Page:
Our test today we repeated the pattern of 10 matched lines, followed by 100 unmatched lines until we reached a total of 400,000 lines. Filebeat processed the entire file quickly without any problems.

Based on all the above noted behavior, is there some kind of buffer we are hitting that prevents filebeat from processing the file? Keeping in mind we have already tried increasing max_bytes and harvester limits without success.

Is there a way to increase logging levels beyond debug that can show us where it is getting stuck?


(Steffen Siering) #10

I see. This is not about reading the file, but ratio of lines to be send vs. lines to be filtered out. Filebeat stores the last offset of the last batch of events in the registry file. Even if most events are dropped, the registry needs to be updated. That is, there are a many registry related IO operations, without having send any events yet. This create additional back-pressure from the local disk and slow down processing.

Maybe the filebeat.registry_flush setting can help here to reduce disk IO.
Can you rerun your tests (with 400,000 lines) with filebeat.registry_flush: 5s to confirm my hunch?

(David) #11

Hi Steffen, that setting worked! We were able to successfully parse through even a 450,000 line log.

We have a few config options we were playing around with, and wondering if we should turn them back off (flush.min and flush.timeout). What do you suggest?

  # Queue type by name (default 'mem')
  # The memory queue will present all available events (up to the outputs
  # bulk_max_size) to the output, the moment the output is ready to server
  # another batch of events.
    # Max number of events the queue can buffer.
    #events: 4096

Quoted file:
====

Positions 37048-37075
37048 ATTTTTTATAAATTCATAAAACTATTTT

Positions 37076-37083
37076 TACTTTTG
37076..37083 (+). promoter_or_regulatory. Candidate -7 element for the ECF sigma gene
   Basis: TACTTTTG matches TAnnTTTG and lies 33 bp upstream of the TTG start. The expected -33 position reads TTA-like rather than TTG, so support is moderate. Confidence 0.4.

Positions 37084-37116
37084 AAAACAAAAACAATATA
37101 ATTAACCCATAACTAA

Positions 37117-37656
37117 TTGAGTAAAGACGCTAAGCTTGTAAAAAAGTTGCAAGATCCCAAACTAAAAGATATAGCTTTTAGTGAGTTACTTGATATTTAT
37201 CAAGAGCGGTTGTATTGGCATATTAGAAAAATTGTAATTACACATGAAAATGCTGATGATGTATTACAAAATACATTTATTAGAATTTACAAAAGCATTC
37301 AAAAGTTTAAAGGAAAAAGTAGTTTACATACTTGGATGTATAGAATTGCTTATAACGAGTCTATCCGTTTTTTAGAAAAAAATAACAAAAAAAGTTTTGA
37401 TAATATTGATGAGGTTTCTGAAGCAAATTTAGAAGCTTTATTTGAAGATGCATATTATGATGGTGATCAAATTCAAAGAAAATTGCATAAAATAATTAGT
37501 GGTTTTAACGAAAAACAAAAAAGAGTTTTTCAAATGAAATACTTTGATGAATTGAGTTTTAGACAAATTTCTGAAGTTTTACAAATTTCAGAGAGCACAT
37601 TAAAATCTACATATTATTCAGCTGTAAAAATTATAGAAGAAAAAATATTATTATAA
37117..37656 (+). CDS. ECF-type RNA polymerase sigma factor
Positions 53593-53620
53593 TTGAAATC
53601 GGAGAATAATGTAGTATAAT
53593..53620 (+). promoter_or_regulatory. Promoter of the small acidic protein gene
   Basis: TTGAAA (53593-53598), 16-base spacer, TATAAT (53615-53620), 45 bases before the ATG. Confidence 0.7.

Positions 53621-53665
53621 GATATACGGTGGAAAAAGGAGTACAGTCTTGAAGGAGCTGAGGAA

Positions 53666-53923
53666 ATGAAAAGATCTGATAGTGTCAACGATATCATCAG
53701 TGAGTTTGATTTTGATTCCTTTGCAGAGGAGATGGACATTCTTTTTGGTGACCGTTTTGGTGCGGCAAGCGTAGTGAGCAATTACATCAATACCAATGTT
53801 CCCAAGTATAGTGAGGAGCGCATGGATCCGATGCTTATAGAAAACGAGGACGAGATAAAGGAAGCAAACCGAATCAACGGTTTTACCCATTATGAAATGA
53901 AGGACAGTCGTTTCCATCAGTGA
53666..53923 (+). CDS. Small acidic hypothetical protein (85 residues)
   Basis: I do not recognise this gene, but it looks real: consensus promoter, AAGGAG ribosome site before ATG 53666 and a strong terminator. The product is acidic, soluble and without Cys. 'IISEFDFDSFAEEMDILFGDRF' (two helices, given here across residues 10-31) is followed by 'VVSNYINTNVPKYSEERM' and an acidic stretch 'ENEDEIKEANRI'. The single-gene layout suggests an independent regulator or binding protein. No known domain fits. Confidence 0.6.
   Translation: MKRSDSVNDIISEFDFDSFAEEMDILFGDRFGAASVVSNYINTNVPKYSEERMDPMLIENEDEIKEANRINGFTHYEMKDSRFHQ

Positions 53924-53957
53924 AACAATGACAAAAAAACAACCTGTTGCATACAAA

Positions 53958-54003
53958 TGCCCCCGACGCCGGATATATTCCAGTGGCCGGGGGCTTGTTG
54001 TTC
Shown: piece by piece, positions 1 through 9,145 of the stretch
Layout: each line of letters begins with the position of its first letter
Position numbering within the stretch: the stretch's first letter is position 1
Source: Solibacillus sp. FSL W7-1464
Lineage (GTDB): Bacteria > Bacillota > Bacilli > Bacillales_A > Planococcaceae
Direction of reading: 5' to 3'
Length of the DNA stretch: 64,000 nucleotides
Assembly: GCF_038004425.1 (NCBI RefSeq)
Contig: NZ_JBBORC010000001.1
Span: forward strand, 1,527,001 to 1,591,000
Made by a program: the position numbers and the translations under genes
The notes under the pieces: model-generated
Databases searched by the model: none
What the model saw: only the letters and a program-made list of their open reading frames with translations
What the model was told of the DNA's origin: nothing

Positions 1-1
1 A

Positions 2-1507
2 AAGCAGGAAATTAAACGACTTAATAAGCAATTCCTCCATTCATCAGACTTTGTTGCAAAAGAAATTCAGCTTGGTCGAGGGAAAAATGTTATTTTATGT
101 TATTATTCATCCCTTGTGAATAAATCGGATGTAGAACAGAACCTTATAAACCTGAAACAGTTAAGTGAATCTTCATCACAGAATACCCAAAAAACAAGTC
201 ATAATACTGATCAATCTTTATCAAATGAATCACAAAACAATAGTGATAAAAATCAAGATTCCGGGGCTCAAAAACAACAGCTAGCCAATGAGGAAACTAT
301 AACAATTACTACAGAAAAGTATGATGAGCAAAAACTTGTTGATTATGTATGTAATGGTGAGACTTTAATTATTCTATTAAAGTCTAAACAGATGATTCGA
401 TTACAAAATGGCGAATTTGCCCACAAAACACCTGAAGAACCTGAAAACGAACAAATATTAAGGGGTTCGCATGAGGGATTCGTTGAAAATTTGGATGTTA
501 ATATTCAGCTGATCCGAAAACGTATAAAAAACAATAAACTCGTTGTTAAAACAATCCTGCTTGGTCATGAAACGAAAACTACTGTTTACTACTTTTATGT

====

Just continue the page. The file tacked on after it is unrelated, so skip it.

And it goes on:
# Hints the minimum number of events stored in the queue,
    # before providing a batch of events to the outputs.
    # The default value is set to 2048.
    # A value of 0 ensures events are immediately available
    # to be sent to the outputs.
    flush.min_events: 0

    # Maximum duration after which events are available to the outputs,
    # if the number of events stored in the queue is < min_flush_events.
    flush.timeout: 1s


(Steffen Siering) #12

For the flush settings I'd say it depends and you should do some testing regarding CPU usage.

Setting flush.min_events: 0 can reduce latency, as events are immediately availble to the outputs. This can potentially increase CPU usage and force the output to publish smaller batches. It depends how many events are available in which period of time (burstiness of events). When testing one wants to simulate the actual log writing.
Yet, if the queue is constantly 'full' due to backpressure it should be no less efficient then having the normal buffering, as the queue still buffers events if no output is available yet.

In common cases I'd not mess with the flush settings. Normall buffering and a delay of 1s is a good compromise. Not too much latency, but chances to reduce resource usage in case of bursts.

More interesting is the setting. The queue only drops events when those have been acked by the outputs. It is some means to control total number of events you can have active in Filebeat. That is there is a connection between number of hosts/workers configured in your output, bulk_max_size and the queue size. For loadbalancing you want = N * (worker * hosts) * bulk_max_size (with N==2 and ES output a next batch of events can be available to an output the moment you got the ACK). But again, you should test if you actually need to change this setting. If performance is already good enough, then don't tune.

(system) closed #13